Within the search of the key factors that explain knowledge management (KM) effectiveness, this paper aims to advance a simultaneously conceptual and practical framework that links human resource management (HRM) and KM.
A literature‐based preliminary framework assumes that a number of critical KM characteristics and KM‐related human resource (HR) practices impact on KM effectiveness. Qualitative methods are used for data collection and analysis. Three knowledge‐intensive Spanish business units of multinational companies are the target case‐study settings.
Systematic patterns are found regarding the impact of critical KM characteristics and KM‐related HR practices on KM effectiveness. An induced framework, encompassing a number of specific variables and propositions, is developed.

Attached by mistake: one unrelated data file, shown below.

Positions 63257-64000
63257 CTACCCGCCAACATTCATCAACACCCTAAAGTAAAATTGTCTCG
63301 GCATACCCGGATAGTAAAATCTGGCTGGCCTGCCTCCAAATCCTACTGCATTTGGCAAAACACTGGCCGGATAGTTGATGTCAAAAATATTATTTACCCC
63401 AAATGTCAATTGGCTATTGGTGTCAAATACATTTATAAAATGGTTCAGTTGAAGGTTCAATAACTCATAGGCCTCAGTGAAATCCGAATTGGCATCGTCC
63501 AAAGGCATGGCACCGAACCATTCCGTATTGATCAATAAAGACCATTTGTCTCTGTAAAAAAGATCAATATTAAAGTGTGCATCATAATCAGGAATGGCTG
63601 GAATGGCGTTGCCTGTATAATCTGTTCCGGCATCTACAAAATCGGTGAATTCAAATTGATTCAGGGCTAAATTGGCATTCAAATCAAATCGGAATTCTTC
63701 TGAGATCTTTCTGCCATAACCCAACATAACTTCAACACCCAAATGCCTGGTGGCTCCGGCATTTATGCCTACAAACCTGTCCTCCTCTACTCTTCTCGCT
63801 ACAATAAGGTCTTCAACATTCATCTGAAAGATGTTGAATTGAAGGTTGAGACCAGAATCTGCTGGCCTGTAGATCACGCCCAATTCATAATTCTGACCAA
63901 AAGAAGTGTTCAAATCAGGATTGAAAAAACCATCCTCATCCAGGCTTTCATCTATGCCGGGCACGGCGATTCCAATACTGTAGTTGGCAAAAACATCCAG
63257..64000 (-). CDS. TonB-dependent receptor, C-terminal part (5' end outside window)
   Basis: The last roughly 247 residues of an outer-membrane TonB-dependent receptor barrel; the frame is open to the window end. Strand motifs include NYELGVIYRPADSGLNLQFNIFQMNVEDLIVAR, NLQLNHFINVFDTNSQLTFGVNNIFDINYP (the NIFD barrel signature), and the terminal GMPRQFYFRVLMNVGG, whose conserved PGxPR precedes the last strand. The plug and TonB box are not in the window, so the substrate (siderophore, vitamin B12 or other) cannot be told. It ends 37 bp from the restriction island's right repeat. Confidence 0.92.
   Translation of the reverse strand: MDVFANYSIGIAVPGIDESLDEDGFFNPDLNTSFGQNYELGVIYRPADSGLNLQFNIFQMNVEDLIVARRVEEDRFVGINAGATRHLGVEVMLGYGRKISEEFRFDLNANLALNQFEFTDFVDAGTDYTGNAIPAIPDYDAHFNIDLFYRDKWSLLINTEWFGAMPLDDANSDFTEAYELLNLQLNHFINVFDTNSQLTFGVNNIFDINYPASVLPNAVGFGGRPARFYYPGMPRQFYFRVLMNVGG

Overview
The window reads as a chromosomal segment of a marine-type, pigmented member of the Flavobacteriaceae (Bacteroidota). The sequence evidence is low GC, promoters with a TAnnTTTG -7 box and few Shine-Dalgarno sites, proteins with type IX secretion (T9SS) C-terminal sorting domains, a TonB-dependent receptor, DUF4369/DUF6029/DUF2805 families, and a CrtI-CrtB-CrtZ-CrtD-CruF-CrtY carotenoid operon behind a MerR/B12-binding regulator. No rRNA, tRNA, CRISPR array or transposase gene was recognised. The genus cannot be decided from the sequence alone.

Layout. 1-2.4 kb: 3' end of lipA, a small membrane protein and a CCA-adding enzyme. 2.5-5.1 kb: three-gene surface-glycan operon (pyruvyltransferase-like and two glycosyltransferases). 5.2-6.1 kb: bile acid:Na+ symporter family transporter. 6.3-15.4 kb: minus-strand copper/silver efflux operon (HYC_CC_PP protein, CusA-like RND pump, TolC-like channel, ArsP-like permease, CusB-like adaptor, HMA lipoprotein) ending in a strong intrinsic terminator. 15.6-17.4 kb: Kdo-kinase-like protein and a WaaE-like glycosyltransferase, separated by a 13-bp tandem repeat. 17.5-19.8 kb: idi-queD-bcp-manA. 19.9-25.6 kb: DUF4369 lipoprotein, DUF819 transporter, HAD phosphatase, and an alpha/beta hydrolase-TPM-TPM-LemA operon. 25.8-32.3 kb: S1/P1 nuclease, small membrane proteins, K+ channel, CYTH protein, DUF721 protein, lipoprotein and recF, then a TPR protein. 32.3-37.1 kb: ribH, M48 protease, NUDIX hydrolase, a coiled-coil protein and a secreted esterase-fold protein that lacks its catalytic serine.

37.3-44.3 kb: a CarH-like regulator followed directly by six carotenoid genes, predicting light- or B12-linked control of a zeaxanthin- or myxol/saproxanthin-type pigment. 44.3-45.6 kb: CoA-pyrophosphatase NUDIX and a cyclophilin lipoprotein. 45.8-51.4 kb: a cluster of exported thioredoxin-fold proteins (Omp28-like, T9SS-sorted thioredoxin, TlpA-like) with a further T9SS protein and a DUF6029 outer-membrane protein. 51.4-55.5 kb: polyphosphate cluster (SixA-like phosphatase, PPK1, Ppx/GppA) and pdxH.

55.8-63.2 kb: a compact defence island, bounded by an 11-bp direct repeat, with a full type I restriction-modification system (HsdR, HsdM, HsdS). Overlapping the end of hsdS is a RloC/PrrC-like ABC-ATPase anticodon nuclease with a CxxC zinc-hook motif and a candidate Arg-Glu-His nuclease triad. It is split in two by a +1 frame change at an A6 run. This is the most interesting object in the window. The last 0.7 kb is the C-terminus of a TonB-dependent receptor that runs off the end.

The lack of a longitudinal study demands caution in the results interpretation. Also, similar studies in cultural contexts other than Spain could produce differing results. Moreover, further qualitative methods would be helpful for explanatory framework refinement, whereas quantitative surveys would test propositions, thus assessing the statistical generalisability of the results.
KM‐enhancing recommendations for practitioners are discussed. Special emphasis is placed on the great complexity that social and cultural issues pose on KM, and on senior managers' key actions aimed at involving the HR function more in KM strategy development.
This paper tackles KM‐related social and cultural issues through a broad but practical HRM perspective. It helps to advance a better understanding of the causes of KM success or failure, useful both to academics seeking theory building and to practitioners interested in insightful advice.
Emerald Group Publishing Limited
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